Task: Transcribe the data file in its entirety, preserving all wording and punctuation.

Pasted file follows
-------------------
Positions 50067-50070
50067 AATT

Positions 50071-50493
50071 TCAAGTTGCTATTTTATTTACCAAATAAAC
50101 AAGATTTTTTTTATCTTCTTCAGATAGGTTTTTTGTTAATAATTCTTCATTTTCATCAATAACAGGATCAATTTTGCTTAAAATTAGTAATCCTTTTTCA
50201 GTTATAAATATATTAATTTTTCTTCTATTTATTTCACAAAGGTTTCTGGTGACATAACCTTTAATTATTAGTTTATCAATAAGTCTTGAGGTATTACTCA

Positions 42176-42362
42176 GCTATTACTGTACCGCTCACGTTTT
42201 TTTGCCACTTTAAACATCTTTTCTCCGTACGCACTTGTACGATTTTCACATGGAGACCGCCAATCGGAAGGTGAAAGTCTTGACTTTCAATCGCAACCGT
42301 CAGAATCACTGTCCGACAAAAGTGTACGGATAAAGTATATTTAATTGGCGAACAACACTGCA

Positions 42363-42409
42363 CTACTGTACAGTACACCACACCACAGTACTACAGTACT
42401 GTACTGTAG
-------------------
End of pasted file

Positions 50067-50070
50067 AATT

Positions 50071-50493
50071 TCAAGTTGCTATTTTATTTACCAAATAAAC
50101 AAGATTTTTTTTATCTTCTTCAGATAGGTTTTTTGTTAATAATTCTTCATTTTCATCAATAACAGGATCAATTTTGCTTAAAATTAGTAATCCTTTTTCA
50201 GTTATAAATATATTAATTTTTCTTCTATTTATTTCACAAAGGTTTCTGGTGACATAACCTTTAATTATTAGTTTATCAATAAGTCTTGAGGTATTACTCA

Positions 42176-42362
42176 GCTATTACTGTACCGCTCACGTTTT
42201 TTTGCCACTTTAAACATCTTTTCTCCGTACGCACTTGTACGATTTTCACATGGAGACCGCCAATCGGAAGGTGAAAGTCTTGACTTTCAATCGCAACCGT
42301 CAGAATCACTGTCCGACAAAAGTGTACGGATAAAGTATATTTAATTGGCGAACAACACTGCA

Positions 42363-42409
42363 CTACTGTACAGTACACCACACCACAGTACTACAGTACT
42401 GTACTGTAG